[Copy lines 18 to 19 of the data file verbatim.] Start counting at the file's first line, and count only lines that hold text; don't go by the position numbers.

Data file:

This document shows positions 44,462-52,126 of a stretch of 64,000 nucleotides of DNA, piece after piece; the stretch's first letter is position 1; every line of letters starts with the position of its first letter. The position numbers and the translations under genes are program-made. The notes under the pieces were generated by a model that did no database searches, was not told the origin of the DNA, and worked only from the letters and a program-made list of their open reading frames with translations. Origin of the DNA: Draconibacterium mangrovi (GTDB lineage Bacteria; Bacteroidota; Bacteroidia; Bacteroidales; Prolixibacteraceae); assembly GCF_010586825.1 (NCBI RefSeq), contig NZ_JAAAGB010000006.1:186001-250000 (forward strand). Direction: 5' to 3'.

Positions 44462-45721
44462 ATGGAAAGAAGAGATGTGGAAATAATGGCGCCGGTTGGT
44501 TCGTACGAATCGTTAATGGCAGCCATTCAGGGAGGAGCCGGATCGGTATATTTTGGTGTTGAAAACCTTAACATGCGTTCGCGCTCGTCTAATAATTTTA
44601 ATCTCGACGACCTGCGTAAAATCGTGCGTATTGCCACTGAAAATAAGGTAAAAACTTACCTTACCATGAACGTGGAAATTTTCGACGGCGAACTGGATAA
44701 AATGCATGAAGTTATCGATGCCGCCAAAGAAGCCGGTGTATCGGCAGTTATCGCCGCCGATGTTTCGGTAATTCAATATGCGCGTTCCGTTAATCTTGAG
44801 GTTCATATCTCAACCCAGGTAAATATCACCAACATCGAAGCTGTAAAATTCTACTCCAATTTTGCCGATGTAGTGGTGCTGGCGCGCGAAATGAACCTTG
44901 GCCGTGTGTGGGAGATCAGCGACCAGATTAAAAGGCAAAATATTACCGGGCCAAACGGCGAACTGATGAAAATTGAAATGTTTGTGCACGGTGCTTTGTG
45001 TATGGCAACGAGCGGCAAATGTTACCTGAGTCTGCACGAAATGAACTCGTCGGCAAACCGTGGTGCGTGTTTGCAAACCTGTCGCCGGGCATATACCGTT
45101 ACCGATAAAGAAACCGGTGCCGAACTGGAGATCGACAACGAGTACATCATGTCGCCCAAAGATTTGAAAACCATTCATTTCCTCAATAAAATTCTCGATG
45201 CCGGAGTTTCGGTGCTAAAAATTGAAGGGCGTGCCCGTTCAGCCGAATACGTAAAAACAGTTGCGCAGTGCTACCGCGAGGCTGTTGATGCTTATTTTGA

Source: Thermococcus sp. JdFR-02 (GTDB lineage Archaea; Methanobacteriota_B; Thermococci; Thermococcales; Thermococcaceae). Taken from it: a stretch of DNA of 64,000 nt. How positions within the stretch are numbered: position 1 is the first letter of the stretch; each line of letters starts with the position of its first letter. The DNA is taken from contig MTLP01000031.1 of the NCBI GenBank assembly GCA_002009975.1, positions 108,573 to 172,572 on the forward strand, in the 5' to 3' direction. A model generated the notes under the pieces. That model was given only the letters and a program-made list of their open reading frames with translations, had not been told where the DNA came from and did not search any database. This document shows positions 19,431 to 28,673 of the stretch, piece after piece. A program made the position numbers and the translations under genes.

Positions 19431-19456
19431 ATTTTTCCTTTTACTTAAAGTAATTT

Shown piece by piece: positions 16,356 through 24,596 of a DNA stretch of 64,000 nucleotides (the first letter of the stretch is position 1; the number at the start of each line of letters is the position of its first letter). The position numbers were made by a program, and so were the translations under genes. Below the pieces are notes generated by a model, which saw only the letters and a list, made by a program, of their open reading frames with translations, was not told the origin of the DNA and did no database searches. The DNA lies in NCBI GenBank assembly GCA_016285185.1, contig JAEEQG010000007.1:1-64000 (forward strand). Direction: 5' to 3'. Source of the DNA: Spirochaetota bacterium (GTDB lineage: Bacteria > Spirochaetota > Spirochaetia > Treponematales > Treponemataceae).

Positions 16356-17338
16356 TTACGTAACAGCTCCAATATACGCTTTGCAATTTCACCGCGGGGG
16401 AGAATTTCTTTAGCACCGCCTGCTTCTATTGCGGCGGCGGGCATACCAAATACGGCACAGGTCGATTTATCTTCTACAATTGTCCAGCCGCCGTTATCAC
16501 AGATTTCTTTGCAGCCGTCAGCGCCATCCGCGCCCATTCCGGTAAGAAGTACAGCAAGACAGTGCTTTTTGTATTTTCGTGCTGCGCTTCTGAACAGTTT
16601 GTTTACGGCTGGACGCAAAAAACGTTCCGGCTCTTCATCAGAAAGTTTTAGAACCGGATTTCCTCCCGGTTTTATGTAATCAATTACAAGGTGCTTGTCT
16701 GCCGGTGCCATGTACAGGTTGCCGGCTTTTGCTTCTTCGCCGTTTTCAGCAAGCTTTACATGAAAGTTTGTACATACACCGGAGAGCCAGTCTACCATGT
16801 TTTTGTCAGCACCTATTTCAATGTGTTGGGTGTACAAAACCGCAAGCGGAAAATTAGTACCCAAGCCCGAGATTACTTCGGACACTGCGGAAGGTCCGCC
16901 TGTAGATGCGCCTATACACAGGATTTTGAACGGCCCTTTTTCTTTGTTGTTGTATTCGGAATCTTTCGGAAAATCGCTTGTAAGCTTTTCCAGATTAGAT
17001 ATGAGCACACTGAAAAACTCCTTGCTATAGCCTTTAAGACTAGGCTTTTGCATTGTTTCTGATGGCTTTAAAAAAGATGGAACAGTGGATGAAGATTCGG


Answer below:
16401 AGAATTTCTTTAGCACCGCCTGCTTCTATTGCGGCGGCGGGCATACCAAATACGGCACAGGTCGATTTATCTTCTACAATTGTCCAGCCGCCGTTATCAC
16501 AGATTTCTTTGCAGCCGTCAGCGCCATCCGCGCCCATTCCGGTAAGAAGTACAGCAAGACAGTGCTTTTTGTATTTTCGTGCTGCGCTTCTGAACAGTTT